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Rogue Island (Liam Mulligan)

by Rogue Island (Liam Mulligan)

Library Journal In DeSilva's impressive first novel, Liam Mulligan, an investigative reporter for a Providence newspaper, is faced with arson fires that already have killed five people. More fires break out as he uncovers a plot to redevelop his old neighborhood. Soon he is under suspicion, beaten, suspended, and threatened by mobsters. Mulligan is a classic hard-boiled sleuth with several twists. His hard-drinking is tempered by an ulcer, he is a loner with a younger girlfriend, and his caustic criticism of Rhode Island graft mixes with his idealism about print journalism. Journalist DeSilva is a 40-year newspaper veteran who began as an investigative reporter in Providence. He combines wit with a fondness for mystery traditions in Mulligan's dogged pursuit of truth. Verdict DeSilva has created wonderfully quirky characters, a tangled plot, and a likable, sarcastic protagonist. Mulligan knows well the mean streets of Providence, the horrors of death by fire, and the betrayal of friends. In the end, not all the villains are caught so one hopes that Mulligan will appear again. Highly recommended.-Roland Person, formerly with Southern Illinois Univ. Lib., Carbondale (c) Copyright 2010. Library Journals LLC, a wholly owned subsidiary of Media Source, Inc. No redistribution permitted.

(c) Copyright 2010. Library Journals LLC, a wholly owned subsidiary of Media Source, Inc. No redistribution permitted.

Publishers Weekly The serial torching of Mount Hope, a deteriorating Providence, R.I., neighborhood, sparks an investigative reporter's mission to smoke out the firebug in DeSilva's promising debut. Journalist Liam Mulligan, a Mount Hope native, smells arson in the ashes of tenement fires that have claimed the lives of several friends. The deeper he digs into suspicious circumstances surrounding the blazes, though, the more resistance he meets from police, politicians, landlords, and lawyers. Soon, Mulligan himself is fingered for the fires by the same sleazy authorities he's investigating. Smart-ass Mulligan is a masterpiece of irreverence and street savvy, and DeSilva does a fine job of evoking the seamy side of his beat through the strippers, barkeeps, bookies, and hoodlums who are his confidantes and companions. They all contribute to the well-wrought noirish atmosphere that supports this crime novel's dark denouement. A twist in the tale will keep readers turning the pages until the bitter end. (Oct.) (c) Copyright PWxyz, LLC. All rights reserved.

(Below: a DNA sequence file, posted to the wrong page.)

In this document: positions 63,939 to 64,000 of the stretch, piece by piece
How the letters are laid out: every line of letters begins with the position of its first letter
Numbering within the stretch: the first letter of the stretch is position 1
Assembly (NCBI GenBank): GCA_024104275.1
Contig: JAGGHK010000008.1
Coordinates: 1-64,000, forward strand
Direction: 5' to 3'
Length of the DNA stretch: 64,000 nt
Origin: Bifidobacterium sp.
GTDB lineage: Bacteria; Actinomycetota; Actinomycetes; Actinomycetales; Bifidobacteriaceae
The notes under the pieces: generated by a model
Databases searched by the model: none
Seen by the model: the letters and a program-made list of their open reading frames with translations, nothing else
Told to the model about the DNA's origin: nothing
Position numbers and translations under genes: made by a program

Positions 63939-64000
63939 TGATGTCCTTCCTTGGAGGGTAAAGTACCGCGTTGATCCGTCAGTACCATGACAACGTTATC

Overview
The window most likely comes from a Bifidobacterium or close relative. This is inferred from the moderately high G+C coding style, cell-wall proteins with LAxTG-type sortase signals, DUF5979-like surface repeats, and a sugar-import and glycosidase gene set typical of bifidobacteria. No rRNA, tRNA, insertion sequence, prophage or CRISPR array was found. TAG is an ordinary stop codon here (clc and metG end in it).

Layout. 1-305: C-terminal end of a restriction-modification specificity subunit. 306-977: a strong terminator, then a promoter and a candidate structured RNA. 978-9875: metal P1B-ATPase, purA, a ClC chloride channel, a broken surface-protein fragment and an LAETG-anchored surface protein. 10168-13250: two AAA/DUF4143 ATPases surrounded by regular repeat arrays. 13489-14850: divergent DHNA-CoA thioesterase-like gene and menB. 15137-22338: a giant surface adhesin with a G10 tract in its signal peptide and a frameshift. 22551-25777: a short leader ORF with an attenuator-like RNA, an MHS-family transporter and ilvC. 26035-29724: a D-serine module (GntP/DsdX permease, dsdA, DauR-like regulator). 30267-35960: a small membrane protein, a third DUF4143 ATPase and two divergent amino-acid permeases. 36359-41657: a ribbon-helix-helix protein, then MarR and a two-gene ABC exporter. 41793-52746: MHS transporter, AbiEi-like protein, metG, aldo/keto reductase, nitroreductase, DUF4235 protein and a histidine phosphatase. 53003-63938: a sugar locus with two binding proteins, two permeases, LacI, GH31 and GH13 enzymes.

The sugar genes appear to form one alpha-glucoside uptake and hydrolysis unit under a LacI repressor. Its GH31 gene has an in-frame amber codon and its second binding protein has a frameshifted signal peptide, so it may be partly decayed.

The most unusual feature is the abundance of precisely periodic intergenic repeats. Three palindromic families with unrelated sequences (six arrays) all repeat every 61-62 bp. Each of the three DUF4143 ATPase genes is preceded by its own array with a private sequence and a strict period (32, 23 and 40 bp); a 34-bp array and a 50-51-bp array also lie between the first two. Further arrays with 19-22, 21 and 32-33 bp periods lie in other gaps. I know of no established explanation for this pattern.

(c) Copyright PWxyz, LLC. All rights reserved

Book list *Starred Review* Born and raised in the Mount Hope section of Providence, Rhode Island, journalist Liam Mulligan won't simply report on the rash of arsons killing lifelong friends and loved ones in his old neighborhood. He wants to know more and launches an investigation, discovering a heavy-handed plot to own Mount Hope in order to redevelop it. Along the way, he's threatened, beaten, arrested on suspicion of arson and murder, suspended from his newspaper, and targeted with a Mob contract on his life. Mulligan must turn to some unlikely allies to save his tired old neighborhood and secure justice. Rogue Island has everything a crime fan could want: a stubborn, street-smart hero with a snarky sense of humor; more than a baker's dozen of engaging characters; a fast-paced plot; a noirish style; a realistic postmillennium newspaper setting; mean, pot-holed streets; and, best of all, a knowing portrait of a small city and a tiny state famous for inept government, jiggery-pokery, and corruption. Debut novelist DeSilva began a four-decade career in journalism as a reporter for the Providence Journal, and his take on the city and state is harsh but also affectionate, as when he describes graft as Rhode Island's leading service industry, noting that it comes in two varieties, good and bad, just like cholesterol. This tremendously entertaining crime novel is definitely one of the best of the year.--Gaughan, Thomas Copyright 2010 Booklist

From Booklist, Copyright © American Library Association. Used with permission.

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